Easy static website editing using TravisCI and Forestry.io

August 17, 2018 by Kevin Guay

Overview

One drawback to static websites is ease of management. After working with static website compilers for the past few years, I have finally settled on a process that makes management a breeze.

GitHub file structure

I have always used GitHub when developing websites, but mainly for the version control and collaboration features. Now it is the basis of my workflow:

I created a GitHub repository to store my pre-compiled website files. The repository has two folders in the root directory: website and binaries. “binaries” contains the hugo binary that is used to compile the website. “website” contains all of the pre-compiled website files (the hugo project).

GitHub file structure

Travis CI

TravisCI is a continuous integration (CI) SaaS that integrates directly with GitHub. The setup is pretty straight forward once you figure out which keys map where. The instructions below should help to clarify.

Configuration file

TravisCI requires a .travis.yml file in the root directory of the project. .travis.yml contains a simple set of instructions on how to compile and where to deploy your website/app.

  # Clean and don't fail
  install:
    - rm -rf website/public || exit 0

  # Build the website
  script:
    - cd website
    - ../binaries/hugo

  # Deploy to GitHub pages
  deploy:
    provider: pages
    skip_cleanup: true
    local_dir: website/public
    github_token: $github_token
    on:
      branch: master

If you are using a custom domain with GitHub Pages, you should add the following line after github_token in the .travis.yml file:

fqdn: example.com

We will be using the Legacy Services Integration, since the new GitHub Apps method does not work with travis-ci.org (only with travis-ci.com which is paid).

  1. Go to travis-ci.org
  2. Sign in using GitHub
  3. Click on your name in the top right corner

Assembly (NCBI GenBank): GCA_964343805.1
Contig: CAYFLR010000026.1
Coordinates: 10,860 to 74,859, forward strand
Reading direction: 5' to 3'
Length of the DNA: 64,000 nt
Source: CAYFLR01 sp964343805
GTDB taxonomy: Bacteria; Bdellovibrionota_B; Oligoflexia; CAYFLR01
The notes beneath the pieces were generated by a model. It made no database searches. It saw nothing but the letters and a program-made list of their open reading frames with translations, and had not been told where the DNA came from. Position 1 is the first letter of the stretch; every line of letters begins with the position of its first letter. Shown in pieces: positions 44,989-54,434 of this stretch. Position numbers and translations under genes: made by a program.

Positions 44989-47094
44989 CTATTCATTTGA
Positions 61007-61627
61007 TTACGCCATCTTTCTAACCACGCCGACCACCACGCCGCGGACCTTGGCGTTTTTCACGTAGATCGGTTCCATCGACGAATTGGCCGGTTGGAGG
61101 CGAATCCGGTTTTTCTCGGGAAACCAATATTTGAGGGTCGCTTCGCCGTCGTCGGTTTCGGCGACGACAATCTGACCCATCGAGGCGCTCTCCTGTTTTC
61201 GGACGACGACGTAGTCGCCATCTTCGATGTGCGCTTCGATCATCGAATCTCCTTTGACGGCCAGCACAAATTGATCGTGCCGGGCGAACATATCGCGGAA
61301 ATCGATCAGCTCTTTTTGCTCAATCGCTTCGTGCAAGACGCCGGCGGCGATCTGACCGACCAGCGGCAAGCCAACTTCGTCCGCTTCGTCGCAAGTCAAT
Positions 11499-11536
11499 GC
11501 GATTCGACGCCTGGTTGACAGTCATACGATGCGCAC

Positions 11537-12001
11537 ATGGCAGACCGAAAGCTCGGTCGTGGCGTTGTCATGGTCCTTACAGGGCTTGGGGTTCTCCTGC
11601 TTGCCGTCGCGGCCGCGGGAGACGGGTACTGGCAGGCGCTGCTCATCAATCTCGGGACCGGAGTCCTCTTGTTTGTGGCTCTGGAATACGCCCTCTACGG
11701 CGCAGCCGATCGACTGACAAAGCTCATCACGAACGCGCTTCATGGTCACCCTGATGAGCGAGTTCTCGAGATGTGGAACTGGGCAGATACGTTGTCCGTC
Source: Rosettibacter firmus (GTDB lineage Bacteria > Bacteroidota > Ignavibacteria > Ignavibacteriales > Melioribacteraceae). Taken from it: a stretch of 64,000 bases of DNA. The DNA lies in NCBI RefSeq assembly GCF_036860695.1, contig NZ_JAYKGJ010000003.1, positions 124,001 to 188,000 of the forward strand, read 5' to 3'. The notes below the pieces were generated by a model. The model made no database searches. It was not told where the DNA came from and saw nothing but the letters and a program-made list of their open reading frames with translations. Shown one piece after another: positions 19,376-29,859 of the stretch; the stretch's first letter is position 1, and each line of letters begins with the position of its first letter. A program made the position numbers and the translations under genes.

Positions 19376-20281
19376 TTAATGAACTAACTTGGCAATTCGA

4. Click on Sync account to make sure that Travis CI has the latest version
  5. Click on the tray x “switch” next to the repository that you want to automate

API key

You will need an API token from Travis CI in order to communicate with GitHub. The retrieve your token:

  1. Go to travis-ci.org
  2. Click on your name in the top right corner
  3. Click on “Settings”
  4. Click “COPY TOKEN” (you will need this in the next step, so either paste it somewhere or leave it in your clipboard)

Linking Travis CI and GitHub

Add Travic CI service to GitHub

  1. Navigate to the GitHub repository that you want to deploy with Travis
  2. Click on settings (you will need to be an admin on the project)
  3. Click on Integrations & services
  4. Click the Add service button
  5. Select Travis CI from the list
  6. Enter your username
  7. Paste the token that you copied in step 4 of the previous section (API key)
  8. Enter “notify.travis-ci.org” for the Domain. This is the domain that GitHub will notify using your token when a push is triggered
  9. Click Add service

Add GitHub token to Travis CI

  1. Click on your profile icon in the top right corner of GitHub
  2. Click on “Settings”
  3. Click on Developer settings
  4. Click on Personal access tokens
  5. Click “Generate new token”
  6. Name the token “travis_ci”
  7. Check only the public_repo box in the list
  8. Copy the token and store somewhere secure. As GitHub warns, you will not be able to see it again.
  9. Navigate to travis-ci.org
  10. Click on your name in the top right corner
  11. Click on “Settings” next to the repository that you are integrating
  12. Under “Environmental Variables”, enter github_token for the Name and the token that you ropied in step 8 for Value. This is the $github_token variable that you reference in the .travis.yml file

To test your configuration, add (or edit) a file, commit, and push to the repository. After a few seconds, you should see Travis pick up the push and compile the website. You can setup email alerts for failed builds.

Forestry.io

Now that we can easily deploy our app using Travis CI, let’s setup content management using the Forestry.io headless CMS. Forestry.io is much easier to set up than Travis.

  1. Navigate to forestry.io and log in using your GitHub account
  2. Select Hugo from the list of static site generators
  3. Confirm which version you use
  4. Select GitHub from the list of Git repositories
  5. Select your repository
  6. In the Config Path text box, enter website/config.toml
  7. Invite collaborators (optional)
  8. Click Import Site

This will bring you directly to the content manager. You can edit content, publish and unpublish pages, and even edit the menu if properly setup.

Conclusion

Now, when you make a change on Forestry.io, it will automatically:

So there it is - an automated workflow for static websites that make editing via a web GUI easy enough for any non-programmer.